Six different types of drivers have been identified by the AAA Foundation for Traffic Safety in a new report which analyzes risky driving behaviors.

The most common dangerous behaviors were speeding, distracted driving, and aggressive driving.

The annual Traffic Safety Culture Index survey developed the six driver profiles by examining patterns of self-reported risky driving behaviors among a large group of drivers.

The six driver profiles identified by the latest Traffic Safety Culture Index are:

  • Safe Drivers (41.2%) – Few in this group reported engaging in any risky driving-related behaviors, and more women (57%) composed the Safe Drivers group.
  • Speeding Drivers (22.7%) – These drivers reported driving 15mph over the speed limit on freeways and/or 10mph over on residential streets but did not engage in most other dangerous behaviors.
  • Distracted and Aggressive Drivers (17.3%) – Reported distracted driving behaviors (texting while driving), speeding, and aggressive behaviors, such as red-light running and switching lanes quickly.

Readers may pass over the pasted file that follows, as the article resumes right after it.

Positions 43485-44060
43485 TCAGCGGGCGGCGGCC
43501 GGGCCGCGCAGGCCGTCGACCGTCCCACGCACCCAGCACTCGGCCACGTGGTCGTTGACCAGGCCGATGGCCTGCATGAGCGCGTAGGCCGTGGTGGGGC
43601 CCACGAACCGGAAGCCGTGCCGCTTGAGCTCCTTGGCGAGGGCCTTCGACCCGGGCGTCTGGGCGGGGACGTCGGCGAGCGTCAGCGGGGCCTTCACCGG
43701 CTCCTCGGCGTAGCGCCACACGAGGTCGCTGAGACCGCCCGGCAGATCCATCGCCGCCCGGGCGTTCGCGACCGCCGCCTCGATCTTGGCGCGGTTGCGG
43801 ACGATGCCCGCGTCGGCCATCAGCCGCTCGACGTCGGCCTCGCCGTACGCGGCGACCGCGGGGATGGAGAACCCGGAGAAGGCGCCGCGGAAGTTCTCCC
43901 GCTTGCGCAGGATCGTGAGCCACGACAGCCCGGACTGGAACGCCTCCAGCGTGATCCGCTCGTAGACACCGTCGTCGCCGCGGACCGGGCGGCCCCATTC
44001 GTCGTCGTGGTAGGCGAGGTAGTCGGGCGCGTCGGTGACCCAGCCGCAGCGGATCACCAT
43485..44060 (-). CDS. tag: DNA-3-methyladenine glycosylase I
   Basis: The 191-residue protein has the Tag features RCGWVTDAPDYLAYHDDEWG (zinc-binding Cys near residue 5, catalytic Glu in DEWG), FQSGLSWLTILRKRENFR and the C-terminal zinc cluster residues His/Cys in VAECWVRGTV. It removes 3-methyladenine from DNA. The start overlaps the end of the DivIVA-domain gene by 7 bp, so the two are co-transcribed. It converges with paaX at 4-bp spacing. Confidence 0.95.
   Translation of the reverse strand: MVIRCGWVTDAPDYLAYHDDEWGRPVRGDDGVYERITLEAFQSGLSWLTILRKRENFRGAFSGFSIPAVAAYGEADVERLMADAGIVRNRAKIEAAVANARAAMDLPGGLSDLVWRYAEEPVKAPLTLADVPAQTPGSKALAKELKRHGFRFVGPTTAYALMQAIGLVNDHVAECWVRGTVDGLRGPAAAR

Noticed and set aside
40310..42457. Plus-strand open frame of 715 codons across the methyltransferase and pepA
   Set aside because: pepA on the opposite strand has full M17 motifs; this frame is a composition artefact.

• Distracted Drivers (15.0%) – These drivers reported distracted driving behaviors such as reading text messages and texting while driving.
  • Most Dangerous Drivers (2.4%) – While these drivers consisted of only a small percentage of the drivers, they pose a serious risk to themselves and other road users as they reported engaging in all risky driving-related behaviors.
  • Impaired Drivers (1.3%) – Most live in non-metropolitan areas. Interestingly, drivers with a 4-year college degree were far less likely to report driving while impaired. At the same time, the most “over-represented” group consisted of those with some college or an associate degree.

“Despite acknowledging the dangers, some drivers continue to engage in potentially deadly behaviors, particularly speeding,” said Dr David Yang, AAA Foundation for Traffic Safety President and Executive Director.

“Understanding the different types of risky driving behaviors and the characteristics of drivers who engage in them is crucial for developing targeted interventions to achieve safe mobility.”